In order to assess the consequences of a glove box fire occurring in a nuclear facility, it is important to gather information on the source term, the amount of radioactive material that can be emitted to the environment. The objective is to identify the different phenomena contributing to the release of radioactive particles from the surface of glove box materials undergoing pyrolysis.
Two materials (alumina and tungsten carbide) were chosen as possible surrogates of the considered radioactive material, which is plutonium dioxide. Two experimental facilities were designed to generate deposit on PMMA plates and burn them. Several small-scale experiments were also conducted to obtain knowledge of the phenomenon causing the release or trapping of the particles. Material density was found to have a direct impact on the release of particles, while particle size distribution had an impact only for fast thermal degradation (corresponding to high external heat flux). The reason is the strong interaction between the particles and the air flow close to the sample surface, which has been observed experimentally.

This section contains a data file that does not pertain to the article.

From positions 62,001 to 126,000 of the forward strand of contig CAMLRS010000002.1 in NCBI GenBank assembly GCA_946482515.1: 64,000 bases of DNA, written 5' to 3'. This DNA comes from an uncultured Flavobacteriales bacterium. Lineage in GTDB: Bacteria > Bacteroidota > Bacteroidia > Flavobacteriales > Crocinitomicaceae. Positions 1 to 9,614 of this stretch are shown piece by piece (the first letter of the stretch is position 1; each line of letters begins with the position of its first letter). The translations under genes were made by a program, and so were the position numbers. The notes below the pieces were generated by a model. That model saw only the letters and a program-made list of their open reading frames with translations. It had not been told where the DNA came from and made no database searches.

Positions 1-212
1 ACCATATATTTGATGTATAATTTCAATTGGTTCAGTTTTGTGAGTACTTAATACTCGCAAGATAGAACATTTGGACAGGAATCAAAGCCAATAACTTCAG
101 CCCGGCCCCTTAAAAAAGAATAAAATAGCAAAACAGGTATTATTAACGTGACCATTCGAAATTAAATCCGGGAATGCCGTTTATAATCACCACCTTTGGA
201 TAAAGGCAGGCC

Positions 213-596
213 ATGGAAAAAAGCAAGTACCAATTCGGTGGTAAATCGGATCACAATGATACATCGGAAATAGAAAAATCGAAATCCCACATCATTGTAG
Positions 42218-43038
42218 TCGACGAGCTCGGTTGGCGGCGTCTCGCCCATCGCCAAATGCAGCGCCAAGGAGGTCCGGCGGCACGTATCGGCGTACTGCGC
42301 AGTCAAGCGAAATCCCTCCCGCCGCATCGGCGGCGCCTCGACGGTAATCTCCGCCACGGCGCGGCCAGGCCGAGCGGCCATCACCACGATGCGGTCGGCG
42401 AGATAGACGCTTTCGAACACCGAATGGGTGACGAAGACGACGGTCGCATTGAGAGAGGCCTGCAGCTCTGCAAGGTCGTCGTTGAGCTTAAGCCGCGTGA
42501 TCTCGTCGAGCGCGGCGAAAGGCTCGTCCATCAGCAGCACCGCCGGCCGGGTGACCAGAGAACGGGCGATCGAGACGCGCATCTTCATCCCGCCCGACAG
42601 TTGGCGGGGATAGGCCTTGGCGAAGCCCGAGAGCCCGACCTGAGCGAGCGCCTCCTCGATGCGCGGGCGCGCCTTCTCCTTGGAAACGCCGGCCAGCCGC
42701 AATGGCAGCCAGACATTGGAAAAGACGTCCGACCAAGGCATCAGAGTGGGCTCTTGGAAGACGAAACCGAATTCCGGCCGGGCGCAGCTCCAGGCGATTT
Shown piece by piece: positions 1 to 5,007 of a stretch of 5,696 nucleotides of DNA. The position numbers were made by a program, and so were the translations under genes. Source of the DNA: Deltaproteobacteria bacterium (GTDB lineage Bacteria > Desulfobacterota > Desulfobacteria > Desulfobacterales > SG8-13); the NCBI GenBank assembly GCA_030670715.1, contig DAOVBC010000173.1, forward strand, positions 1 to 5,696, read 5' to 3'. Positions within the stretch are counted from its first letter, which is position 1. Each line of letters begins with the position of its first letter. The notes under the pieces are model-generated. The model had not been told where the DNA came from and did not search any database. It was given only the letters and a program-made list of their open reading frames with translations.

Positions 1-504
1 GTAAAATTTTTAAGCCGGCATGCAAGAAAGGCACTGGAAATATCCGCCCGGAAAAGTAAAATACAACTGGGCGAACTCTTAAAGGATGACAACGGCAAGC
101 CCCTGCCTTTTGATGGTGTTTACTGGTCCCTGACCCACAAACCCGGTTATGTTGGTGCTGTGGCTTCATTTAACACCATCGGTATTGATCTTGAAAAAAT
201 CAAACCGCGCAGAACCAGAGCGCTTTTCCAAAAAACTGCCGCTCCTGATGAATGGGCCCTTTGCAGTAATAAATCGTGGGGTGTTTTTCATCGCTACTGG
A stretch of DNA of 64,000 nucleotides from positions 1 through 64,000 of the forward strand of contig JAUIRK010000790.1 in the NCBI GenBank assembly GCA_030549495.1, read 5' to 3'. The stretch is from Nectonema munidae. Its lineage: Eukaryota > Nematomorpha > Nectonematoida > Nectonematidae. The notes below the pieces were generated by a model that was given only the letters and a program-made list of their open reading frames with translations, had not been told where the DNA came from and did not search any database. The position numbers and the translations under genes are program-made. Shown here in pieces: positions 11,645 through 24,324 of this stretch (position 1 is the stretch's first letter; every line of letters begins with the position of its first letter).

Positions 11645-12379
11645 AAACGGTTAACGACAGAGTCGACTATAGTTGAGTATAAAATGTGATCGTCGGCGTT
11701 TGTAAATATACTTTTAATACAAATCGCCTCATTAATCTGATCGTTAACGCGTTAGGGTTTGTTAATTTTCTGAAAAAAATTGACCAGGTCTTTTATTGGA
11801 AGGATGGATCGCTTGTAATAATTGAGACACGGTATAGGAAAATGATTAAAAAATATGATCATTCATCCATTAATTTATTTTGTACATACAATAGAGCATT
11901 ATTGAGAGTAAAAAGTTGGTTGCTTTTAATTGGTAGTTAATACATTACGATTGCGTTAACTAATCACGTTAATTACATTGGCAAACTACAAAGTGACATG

A theoretical model of the process was constructed: it was able to reproduce the experimental results, albeit partially. Improvements can be made, especially on the modelling of the trapping of particle by the polymer matrix. This study could help in understanding the issue of nanoparticle emission from burning nanomaterials.